# The role of structural forces in membrane transport: Cellulose membranes.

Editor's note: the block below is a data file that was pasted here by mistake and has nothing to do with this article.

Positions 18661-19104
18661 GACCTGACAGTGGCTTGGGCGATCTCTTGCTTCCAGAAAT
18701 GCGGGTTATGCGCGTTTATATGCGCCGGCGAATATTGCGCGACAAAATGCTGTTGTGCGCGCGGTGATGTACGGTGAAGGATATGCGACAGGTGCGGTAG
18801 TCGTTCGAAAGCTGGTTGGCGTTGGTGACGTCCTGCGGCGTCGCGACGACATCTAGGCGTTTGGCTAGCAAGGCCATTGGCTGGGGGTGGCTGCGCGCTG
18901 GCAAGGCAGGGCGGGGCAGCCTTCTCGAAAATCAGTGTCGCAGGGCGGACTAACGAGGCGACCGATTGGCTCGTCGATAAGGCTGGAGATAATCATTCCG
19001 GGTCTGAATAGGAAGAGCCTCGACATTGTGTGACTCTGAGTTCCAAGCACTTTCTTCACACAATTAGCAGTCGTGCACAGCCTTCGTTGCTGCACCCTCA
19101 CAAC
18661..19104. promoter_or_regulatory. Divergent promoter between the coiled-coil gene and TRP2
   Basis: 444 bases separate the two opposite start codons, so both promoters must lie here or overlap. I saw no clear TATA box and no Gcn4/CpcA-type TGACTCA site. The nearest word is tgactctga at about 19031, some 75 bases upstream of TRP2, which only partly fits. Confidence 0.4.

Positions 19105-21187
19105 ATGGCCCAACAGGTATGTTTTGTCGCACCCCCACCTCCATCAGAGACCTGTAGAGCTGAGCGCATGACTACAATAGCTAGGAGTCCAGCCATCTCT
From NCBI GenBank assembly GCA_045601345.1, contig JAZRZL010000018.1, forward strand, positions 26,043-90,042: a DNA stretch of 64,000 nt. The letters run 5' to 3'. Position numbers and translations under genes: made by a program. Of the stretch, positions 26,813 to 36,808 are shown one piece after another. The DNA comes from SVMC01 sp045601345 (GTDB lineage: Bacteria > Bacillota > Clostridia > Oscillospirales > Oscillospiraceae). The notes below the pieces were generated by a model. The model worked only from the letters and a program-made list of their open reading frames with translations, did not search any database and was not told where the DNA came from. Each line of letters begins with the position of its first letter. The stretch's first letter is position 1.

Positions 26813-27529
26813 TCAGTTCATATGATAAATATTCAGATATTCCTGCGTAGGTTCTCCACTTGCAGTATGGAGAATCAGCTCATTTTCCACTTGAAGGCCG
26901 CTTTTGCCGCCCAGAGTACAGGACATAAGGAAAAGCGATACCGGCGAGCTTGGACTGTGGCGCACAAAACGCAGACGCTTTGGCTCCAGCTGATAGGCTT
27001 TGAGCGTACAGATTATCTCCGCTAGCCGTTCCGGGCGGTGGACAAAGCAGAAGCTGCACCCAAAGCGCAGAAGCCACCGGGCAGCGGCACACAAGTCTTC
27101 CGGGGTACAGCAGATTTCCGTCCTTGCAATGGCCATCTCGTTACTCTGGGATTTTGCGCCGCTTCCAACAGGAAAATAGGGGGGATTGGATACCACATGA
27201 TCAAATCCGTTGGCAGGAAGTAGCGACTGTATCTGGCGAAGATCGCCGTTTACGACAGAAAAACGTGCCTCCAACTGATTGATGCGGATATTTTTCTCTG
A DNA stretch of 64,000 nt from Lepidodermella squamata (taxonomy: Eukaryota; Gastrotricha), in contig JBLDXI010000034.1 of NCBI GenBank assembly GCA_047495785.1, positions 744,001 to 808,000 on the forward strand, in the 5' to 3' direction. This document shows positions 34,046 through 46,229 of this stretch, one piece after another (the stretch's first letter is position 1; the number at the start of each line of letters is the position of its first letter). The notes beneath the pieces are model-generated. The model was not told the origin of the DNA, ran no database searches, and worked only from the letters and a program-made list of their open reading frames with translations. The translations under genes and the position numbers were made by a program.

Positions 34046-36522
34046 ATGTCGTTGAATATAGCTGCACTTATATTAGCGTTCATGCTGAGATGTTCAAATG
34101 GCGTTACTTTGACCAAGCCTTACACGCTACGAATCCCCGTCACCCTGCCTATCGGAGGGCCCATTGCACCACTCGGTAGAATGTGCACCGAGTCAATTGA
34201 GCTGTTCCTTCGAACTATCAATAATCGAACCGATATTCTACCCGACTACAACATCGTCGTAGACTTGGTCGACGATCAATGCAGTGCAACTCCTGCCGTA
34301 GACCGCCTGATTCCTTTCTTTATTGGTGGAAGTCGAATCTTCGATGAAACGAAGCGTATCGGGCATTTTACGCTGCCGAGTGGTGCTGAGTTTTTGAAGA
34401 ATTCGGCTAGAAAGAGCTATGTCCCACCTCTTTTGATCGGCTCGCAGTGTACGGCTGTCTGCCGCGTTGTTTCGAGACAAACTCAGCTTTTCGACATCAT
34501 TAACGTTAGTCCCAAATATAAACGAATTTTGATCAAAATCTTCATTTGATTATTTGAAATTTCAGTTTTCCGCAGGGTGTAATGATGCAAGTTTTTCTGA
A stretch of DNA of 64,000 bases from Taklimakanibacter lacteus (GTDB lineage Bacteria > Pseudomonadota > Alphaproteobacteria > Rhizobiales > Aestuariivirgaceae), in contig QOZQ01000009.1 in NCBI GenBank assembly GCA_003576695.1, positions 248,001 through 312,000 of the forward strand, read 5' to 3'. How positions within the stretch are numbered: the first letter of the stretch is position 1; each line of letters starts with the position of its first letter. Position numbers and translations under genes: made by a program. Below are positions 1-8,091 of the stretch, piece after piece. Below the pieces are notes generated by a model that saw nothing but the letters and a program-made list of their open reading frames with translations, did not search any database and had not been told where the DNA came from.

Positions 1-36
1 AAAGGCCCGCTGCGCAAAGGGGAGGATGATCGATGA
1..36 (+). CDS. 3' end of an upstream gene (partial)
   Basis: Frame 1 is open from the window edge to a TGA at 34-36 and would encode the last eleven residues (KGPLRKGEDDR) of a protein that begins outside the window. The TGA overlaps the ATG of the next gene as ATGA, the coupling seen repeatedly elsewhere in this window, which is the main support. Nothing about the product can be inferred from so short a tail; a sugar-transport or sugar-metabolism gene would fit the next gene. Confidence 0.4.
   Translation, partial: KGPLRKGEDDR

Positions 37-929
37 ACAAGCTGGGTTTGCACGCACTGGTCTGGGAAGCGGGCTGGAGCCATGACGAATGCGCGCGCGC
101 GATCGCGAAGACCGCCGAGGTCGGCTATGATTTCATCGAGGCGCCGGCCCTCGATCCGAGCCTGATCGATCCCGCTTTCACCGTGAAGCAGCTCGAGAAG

dc.contributor.advisor Talbot, F. D. F., en dc.contributor.author Tremblay, André Y. en dc.date.accessioned 2009-03-20T20:23:48Z dc.date.available 2009-03-20T20:23:48Z dc.date.created 1989 en dc.date.issued 2009-03-20T20:23:48Z dc.identifier.citation Source: Dissertation Abstracts International, Volume: 52-11, Section: B, page: 5966. en dc.identifier.isbn 9780315599901 en dc.identifier.uri http://hdl.handle.net/10393/5886 dc.description.abstract The phenomena governing Transition RO/UF (nanofiltration) membrane transport have been critically studied. The residuals and predicted pore sizes of 965 individual permeation runs performed on 70 cellulose membranes were used to discriminate between several restricted transport models and various solute-solvent-membrane material interactions. Solute-membrane interactions were found to be mediated by the presence of structured solvent at the surface of the membrane. Two new interaction parameters, $\Psi\sb{DP}$ and $\kappa\sp\prime$ describing structural solvent forces at the surface of a membrane have been quantified. For solvent mediated interactions, the potential energy of a solute molecule $\phi\sbsp{DP}{\prime}(\underline d$) at a distance $\underline d$ from the membrane surface can be obtained by combining $\Psi\sb{DP}$ and $\kappa\sp\prime$ and the Stokes-Einstein radius a$\sb{s}$ of the solute as follows:$$\phi\sbsp{DP}{\prime}(\underline d) = -\Psi\sb{DP}\ a\sb{s}\ e\sp{-\kappa\sp\prime(\underline{d}-a\sb{s})}$$ A method to evaluate $\Psi\sb{DP}$ from simple permeation experiments and $\kappa\sp\prime$ from direct force measurements is given. This approach permits the decoupling of solute size and solute-membrane material interactions in predicting separation. The inverse of $\kappa\sp\prime$ was found to be approximately equal to the diameter of a solvent molecule. A linear correlation was obtained between the square root of $\Psi\sb{DP}$ and the solubility parameter $\delta\sb{SP}$ for all solutes tested in this work. The slope of this correlation reflects the ability of the membrane material to structure water dipoles at a solid-liquid interface. The ordinate's intercept of this correlation was equal to the solubility parameter of the solvent which implies that steric solute interactions $(\Psi\sb{DP}\to 0)$ occur when $\delta\sb{SP}$ of the solute approaches that of the solvent. The results of this study indicate that a solute molecule can penetrate hydrated layers of solvent at the surface of a material to different extents depending on its size and solvent compatibility. These findings are assumed to be applicable to reverse osmosis transport and indicate that if a membrane material is to be used in RO it must be capable of structuring solvent molecules at its surface. Several parametric studies were performed using the surface force pore flow (SFPF) model to determine the exact shape of the velocity profile in the membrane pore under conditions of solute adsorption and rejection. These studies were performed at various feed concentrations and values of $\lambda$ for polyethylene glycol, of molecular weight 1000, and casein. The shape of the solute separation vs. solute radius curve was studied parametrically as a function of pressure for four restricted transport models. The shape of this curve was also determined, using a radially dependent pore model (RDPM), for adsorptive and repulsive van der Waals interactions, electrical double layer (DLVO) interactions, increased viscosity in the membrane pore and effects of chain permeability and the shape of the interacting surface. Morphological reasons are given for the general inability to reduce the pore radius of cellulose membranes below 1.5 nm. Viscometric measurements performed on cellulose casting solutions indicate that the dissolved elements of the solution exist as rigid, rod-like structures. It is proposed, that the pore size of cellulose membranes be limited by the regular occurrence of indentations on the protofibril surface and by stacking limitations, enhanced by the geometry of the protofibrils. This interpretation is conform with the folded ribbon model of a cellulose protofibril described in the literature. en dc.format.extent 270 p. en dc.publisher University of Ottawa (Canada). en dc.subject.classification Chemistry, Physical. en dc.title The role of structural forces in membrane transport: Cellulose membranes. en dc.type Ph.D.Thesis (Ph.D.)--University of Ottawa (Canada), 1989. en

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